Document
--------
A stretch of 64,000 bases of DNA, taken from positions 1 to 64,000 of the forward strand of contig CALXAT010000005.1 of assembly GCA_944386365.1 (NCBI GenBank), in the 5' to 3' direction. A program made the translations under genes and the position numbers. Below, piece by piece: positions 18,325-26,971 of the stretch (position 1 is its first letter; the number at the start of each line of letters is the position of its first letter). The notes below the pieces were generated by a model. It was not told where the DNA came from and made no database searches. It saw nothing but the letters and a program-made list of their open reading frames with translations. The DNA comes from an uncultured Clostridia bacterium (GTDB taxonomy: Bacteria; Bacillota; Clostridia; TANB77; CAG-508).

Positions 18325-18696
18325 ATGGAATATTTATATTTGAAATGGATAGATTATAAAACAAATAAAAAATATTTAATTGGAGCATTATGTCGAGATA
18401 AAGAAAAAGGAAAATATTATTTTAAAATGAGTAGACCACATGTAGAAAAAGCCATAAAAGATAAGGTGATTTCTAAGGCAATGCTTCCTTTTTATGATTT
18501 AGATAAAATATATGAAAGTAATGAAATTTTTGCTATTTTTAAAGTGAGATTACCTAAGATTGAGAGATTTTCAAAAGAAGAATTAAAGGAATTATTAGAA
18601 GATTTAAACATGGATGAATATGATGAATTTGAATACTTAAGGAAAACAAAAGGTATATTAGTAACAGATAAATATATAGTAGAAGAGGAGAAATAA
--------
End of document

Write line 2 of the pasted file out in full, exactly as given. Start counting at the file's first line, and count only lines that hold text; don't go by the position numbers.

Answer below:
Positions 18325-18696